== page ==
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Viewing 161941 to 161970 of 169674
Standard
1953-02-01
This specification has been "CANCELLED" by the Aerospace Materials Division, SAE, as of June 1996.
Standard
1953-02-01
This specification is superseded by a series of individual specifications covering specific forms of this material. The requirements of the individual specification applicable to the form required shall be fulfilled whenever reference is made to this specification.
Standard
1953-02-01
This specification has been 'CANCELLED' by the Aerospace Materials Division, SAE, as of September 1996. Alloy: Alclad 6061-T4 (Sheet)/6061-T451 (Plate) UNS Number: A86061
Standard
1953-02-01
This specification covers an aluminum alloy in the form of sheet and plate.
Standard
1953-02-01
This specification covers a 100% homopolymer of polychlorotrifluoroethylene (PCTFE) in the form of rods, sheets, and molded shapes. Primarily for parts requiring chemical inertness and high impact strength up to 200 degrees C (392 degrees F) or high-frequency electrical insulating properties up to 165 degrees C (329 degrees F).
Standard
1953-02-01
This specification covers a butyl (IIR) rubber in the form of sheet, strip, extrusions, and molded shapes. These products have been used typically for parts, such as diaphragms, gaskets, grommets, and seals, requiring resistance to phosphate esters or low permeability to gases, but usage is not limited to such applications. The material is not suitable for use in contact with petroleum-base fluids due to excessive swell. Each application should be considered individually.
Standard
1953-02-01
This specification establishes the engineering requirements for producing chemical-film coatings on aluminum alloys and the properties of such coatings.
Standard
1953-02-01
This specification covers an aluminum alloy in the form of seamless round tubing.
Standard
1953-02-01
This specification covers the requirements for electrodeposited hard chromium plate.
Standard
1953-02-01
This specification establishes the engineering requirements for producing chemical-film coatings on aluminum and aluminum alloys and the properties of such coatings. Primarily for aluminum and aluminum alloys where increased corrosion resistance, improved paint adhesion, or a low-electrical resistance coating is required. Also useful for improving the corrosion resistance and paint adhesion properties of abraded or discontinuous anodized surfaces of aluminum and aluminum alloy parts.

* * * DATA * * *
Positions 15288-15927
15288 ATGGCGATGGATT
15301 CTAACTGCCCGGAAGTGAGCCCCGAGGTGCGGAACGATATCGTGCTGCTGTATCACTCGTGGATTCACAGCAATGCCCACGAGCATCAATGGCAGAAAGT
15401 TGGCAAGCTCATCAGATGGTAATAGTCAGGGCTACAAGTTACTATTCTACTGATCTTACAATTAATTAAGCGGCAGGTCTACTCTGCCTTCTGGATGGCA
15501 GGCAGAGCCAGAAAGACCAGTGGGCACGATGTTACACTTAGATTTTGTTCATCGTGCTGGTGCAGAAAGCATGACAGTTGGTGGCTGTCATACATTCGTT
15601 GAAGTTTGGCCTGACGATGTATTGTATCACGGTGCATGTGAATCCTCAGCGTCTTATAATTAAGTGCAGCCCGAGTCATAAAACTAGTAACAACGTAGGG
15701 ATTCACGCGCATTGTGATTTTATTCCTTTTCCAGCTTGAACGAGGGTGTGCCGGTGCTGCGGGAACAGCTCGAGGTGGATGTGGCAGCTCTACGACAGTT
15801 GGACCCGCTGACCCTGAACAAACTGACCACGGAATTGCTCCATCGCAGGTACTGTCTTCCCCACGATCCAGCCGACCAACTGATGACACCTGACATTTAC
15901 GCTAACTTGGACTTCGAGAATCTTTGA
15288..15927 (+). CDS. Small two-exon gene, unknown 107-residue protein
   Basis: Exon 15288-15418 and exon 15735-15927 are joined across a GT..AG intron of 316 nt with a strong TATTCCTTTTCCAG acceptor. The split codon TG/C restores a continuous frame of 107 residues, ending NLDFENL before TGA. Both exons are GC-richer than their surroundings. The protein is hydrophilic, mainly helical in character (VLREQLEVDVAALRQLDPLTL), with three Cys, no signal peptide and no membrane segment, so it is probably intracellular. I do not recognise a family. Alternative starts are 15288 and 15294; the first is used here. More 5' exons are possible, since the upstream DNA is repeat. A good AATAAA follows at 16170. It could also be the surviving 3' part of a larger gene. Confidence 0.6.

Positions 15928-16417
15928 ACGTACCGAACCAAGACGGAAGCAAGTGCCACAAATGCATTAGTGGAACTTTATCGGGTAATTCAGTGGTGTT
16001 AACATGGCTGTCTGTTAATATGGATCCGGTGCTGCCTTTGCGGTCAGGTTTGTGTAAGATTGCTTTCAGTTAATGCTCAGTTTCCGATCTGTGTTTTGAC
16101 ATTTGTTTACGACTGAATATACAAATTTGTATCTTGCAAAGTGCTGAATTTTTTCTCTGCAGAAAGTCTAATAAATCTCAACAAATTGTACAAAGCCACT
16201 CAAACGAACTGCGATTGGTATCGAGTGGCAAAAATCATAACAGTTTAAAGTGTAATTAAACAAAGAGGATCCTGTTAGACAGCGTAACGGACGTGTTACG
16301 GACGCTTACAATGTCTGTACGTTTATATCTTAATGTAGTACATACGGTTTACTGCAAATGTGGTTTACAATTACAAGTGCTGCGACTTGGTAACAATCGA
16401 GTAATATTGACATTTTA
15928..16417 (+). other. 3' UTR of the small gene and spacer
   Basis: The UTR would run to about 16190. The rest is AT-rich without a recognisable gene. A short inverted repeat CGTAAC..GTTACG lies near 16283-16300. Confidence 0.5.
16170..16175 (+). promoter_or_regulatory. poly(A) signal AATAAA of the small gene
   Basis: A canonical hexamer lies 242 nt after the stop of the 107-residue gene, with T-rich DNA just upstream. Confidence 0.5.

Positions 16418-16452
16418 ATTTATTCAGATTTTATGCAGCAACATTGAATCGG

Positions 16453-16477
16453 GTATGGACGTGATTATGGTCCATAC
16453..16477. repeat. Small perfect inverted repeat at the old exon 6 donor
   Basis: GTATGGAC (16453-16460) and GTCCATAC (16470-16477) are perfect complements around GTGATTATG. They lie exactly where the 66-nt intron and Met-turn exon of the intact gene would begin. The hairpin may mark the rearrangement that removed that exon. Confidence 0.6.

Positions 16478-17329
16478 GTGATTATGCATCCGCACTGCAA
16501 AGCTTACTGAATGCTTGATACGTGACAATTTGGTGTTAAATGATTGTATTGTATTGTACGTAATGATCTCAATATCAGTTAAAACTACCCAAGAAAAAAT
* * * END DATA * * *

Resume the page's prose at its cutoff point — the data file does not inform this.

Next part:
Standard
1953-02-01
This specification covers a butyl (IIR) rubber in the form of sheet, strip, tubing, extrusions, and molded shapes.
Standard
1953-02-01
This specification covers a corrosion-resistant steel in the form of bars, wire, forgings, mechanical tubing, flash welded rings, and stock for forging, flash welded rings or heading.
Magazine
1953-01-01
Technical Paper
1953-01-01
DOUGLAS C. WILLIAMS
Technical Paper
1953-01-01
W. GRIEVE
Technical Paper
1953-01-01
H. G. Bolton
Technical Paper
1953-01-01
VINCENT ATRES
Technical Paper
1953-01-01
H.M. BRAMBRRY
Technical Paper
1953-01-01
O. T. KREUSSER
Technical Paper
1953-01-01
H. S. White, O. Enoch, A. L. Haynes
Technical Paper
1953-01-01
C. R. JOHNSON, D. N. HARRIS
Technical Paper
1953-01-01
VERNON ROOSA
Technical Paper
1953-01-01
WILLIAM B. ANDERSON
Technical Paper
1953-01-01
R. V. VANDEN BERG
Technical Paper
1953-01-01
J. G. McNAB, M. E. CONN, D. S. McARTHUR, K. L. STEHLE
The Standard Oil Development Company has developed a new test for evaluating the sludge handling ability of lubricants. Oil Sludging Test measures the sludge handling ability of lubricants in terms of the time required to reach 50% oil screen plugging in cyclic laboratory engine operation. The manner in which sludge builds up in this test is similar to the way it builds up in field engines. Results correlate very well with those obtained in low temperature, stop-and-go field service. The test conditions were chosen after studying the conditions found to be conducive to sludge formation in the field. A six cylinder, overhead valve engine is modified by enlarging the piston ring gaps to increase blow-by. It is then run in 4 hour cycles. Each cycle includes 1-1/2 hours of idle with 115°F. oil temperature and 2 hours of loaded operation with 180°F. oil temperature. This is followed by a 1/2 hour shutdown under cold conditions. Periodic inspections of the oil screen are made as the test progresses and the per cent oil screen plugging is plotted against time.
Technical Paper
1953-01-01
E. L. SCHAPER
Technical Paper
1953-01-01
LUDWIG G. BOEHNER

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